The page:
However, an interviewed Transparency International–Georgia representative pointed out that although publishing data in a machine-readable format is a step forward, there are many important issues that this commitment does not address. For example, the annual procurement plan is currently not detailed enough to provide specific information of interest, such as detailed CPV codes. More importantly, annual plans change often and thus make the business process unpredictable for interested parties. [73]

Next steps

Moving forward, the IRM researcher recommends that the State Procurement Agency (SPA) continue publishing more detailed information to the http://www.opendata.spa.ge platform. For example, the Institute for Development of Freedom of Information (IDFI) has recently recommended that SPA publish detailed CPV codes of the specific goods or services procured. [74] The IRM researcher also reiterates another IDFI recommendation to amend Georgia’s public procurement legislation to include publishing information on subcontractors. This would help close loopholes in the existing information and prevent blacklisted companies from participating in procurement.

[68] Open Contracting Partnership, Guide to Defining Open Contracting Data Standard Functional Requirements for Electronic Government Procurement Systems, 2018, https://bit.ly/32iny8C.

[69] Open Government Partnership, IRM: Georgia Progress Report 2016–2017, https://bit.ly/2XKZWpP.

[70] Institute for Development of Freedom of Information, Implementation Assessment of the Georgian Public Procurement Legislation, 2017, https://bit.ly/2GdAjI6.

[71] Saba Buadze, former Anti-Corruption Direction Lead, Institute for Development of Freedom of Information, interview with IRM researcher, 22 May 2019.

[72] IRM researcher’s focus group discussion with experts, researchers, and master’s students of public administration, 18 June 2018.

[73] Giorgi Topuria, Senior Analyst at Transparency International–Georgia, interview with IRM researcher, 22 May 2019.

[74] IDFI, “Implementation Assessment of the Georgian Public Procurement Legislation,” 15 May 2017, https://bit.ly/2Q8mgZg

IRM End of Term Status Summary

13. Electronic innovations for more transparency and efficiency of public procurement

Theme III: More Effectively Managing Public Resources

Limited

The State Procurement Agency (SPA) developed and integrated the electronic procurement data and annual procurement plans into the opendata.spa.ge portal and made the data in these modules available in open data format. After an initial delay, SPA launched the application programming interface (API) in June 2019 at odapi.spa.ge. However, the information published on both new modules and the API website only covered historical data to the first quarter of 2019 at the end of the action plan period (December 2019). [51] Although the systems now aligns with the Open Contracting Data Standard, SPA experienced technical challenges in publishing detailed Common Procurement Vocabulary (CPV) codes that would allow for better filtering and deeper analysis. [52] SPA continued to collaborate with the Ministry of Finance and other counterparts to resolve these issues. [53]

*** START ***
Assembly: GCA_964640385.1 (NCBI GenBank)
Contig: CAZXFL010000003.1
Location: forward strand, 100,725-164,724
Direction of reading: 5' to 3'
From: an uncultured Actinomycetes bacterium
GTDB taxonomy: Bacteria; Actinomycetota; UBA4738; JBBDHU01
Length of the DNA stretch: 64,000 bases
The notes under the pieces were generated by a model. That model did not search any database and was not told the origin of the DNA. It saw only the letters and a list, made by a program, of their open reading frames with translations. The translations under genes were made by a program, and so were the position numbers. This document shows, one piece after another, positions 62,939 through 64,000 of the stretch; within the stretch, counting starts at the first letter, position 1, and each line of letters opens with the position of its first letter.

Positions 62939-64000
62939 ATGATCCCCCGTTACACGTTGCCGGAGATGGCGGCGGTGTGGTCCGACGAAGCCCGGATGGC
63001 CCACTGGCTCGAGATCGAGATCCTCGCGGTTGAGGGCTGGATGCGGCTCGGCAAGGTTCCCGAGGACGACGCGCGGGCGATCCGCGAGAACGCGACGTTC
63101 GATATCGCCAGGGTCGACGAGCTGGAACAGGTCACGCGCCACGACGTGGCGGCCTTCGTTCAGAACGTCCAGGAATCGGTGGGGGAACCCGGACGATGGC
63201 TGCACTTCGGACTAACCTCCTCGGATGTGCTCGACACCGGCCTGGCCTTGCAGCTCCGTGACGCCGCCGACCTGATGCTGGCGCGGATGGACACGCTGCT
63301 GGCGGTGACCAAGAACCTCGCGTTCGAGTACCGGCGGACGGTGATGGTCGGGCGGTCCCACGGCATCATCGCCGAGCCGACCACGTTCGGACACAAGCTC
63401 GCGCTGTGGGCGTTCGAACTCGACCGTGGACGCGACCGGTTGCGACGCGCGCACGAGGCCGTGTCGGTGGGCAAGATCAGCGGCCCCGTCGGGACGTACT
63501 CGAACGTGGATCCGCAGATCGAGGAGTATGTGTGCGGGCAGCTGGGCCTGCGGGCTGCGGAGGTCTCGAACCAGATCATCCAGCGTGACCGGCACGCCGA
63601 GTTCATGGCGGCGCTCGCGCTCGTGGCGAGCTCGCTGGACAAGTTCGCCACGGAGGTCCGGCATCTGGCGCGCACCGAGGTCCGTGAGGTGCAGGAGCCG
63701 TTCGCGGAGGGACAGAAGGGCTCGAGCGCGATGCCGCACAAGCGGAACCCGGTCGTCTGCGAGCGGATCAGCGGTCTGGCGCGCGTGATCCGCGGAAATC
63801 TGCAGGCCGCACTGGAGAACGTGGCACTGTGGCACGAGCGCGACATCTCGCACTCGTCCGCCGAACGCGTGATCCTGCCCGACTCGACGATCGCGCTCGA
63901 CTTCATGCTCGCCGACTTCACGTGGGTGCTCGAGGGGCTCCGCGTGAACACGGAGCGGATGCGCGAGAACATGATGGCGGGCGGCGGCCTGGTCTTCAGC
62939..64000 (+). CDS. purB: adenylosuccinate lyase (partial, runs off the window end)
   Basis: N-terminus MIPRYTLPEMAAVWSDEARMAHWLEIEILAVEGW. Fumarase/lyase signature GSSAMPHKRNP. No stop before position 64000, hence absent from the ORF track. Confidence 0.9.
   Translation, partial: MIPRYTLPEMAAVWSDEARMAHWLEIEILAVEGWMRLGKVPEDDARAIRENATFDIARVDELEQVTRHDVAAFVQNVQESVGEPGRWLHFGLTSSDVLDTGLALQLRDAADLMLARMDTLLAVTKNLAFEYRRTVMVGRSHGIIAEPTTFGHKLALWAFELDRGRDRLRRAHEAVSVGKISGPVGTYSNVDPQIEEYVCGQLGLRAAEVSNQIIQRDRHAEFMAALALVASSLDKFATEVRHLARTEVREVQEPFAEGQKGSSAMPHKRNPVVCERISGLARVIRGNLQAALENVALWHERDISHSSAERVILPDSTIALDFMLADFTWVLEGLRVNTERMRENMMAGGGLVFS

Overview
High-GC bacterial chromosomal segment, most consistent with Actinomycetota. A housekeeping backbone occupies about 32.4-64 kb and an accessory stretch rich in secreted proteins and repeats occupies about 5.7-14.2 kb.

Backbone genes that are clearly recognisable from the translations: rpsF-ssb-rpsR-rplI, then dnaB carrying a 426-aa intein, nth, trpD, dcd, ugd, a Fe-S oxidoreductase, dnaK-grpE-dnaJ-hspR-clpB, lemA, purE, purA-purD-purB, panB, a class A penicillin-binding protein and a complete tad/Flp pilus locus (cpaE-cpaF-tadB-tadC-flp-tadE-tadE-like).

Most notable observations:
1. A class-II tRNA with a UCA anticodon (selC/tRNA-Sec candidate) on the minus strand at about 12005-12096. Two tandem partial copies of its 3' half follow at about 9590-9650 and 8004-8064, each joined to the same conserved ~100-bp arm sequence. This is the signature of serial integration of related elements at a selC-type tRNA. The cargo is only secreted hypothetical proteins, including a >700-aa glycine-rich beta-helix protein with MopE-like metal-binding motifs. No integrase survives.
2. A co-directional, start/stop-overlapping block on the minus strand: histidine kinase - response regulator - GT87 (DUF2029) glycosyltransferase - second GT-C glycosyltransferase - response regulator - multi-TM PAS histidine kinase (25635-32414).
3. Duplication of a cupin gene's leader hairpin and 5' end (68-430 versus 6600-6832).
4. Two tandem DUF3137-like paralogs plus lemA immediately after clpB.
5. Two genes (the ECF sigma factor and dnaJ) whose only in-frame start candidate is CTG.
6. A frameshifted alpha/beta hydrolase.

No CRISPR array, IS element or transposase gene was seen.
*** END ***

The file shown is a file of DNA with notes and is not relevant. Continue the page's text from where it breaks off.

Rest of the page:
At the end of the implementation period (December 2019), the lack of historical data, detailed CPV codes, and filtering remain major complaints among civil society stakeholders [54] who have assessed the opendata.spa.ge platform as not reliable and of little practical use. [55]

[51] Since the end of the implementation period, SPA has published historical data from 2011 to the first quarter of 2019.
[52] According to SPA, the provision of detailed CPV codes is a responsibility of the Contracting Authorities and is possible in the e-Procurement system. (Information provided to the IRM by SPA during the pre-publication review of this report, 7 May 2021.
[53] Open Government Georgia, Georgia Status Report on Implementation of the action plan for 2018-2019, https://ogpgeorgia.gov.ge/en/monitoring-and-evaluation/
[54] Giorgi Topuria, Senior Analyst at Transparency International- Georgia, interview with IRM researcher, 26 November 2020.
[55] Davit Maisuradze, Open Governance Direction Head at Institute for Development of Freedom of Information, interview with IRM researcher, 30 November 2020.

Commitments

Open Government Partnership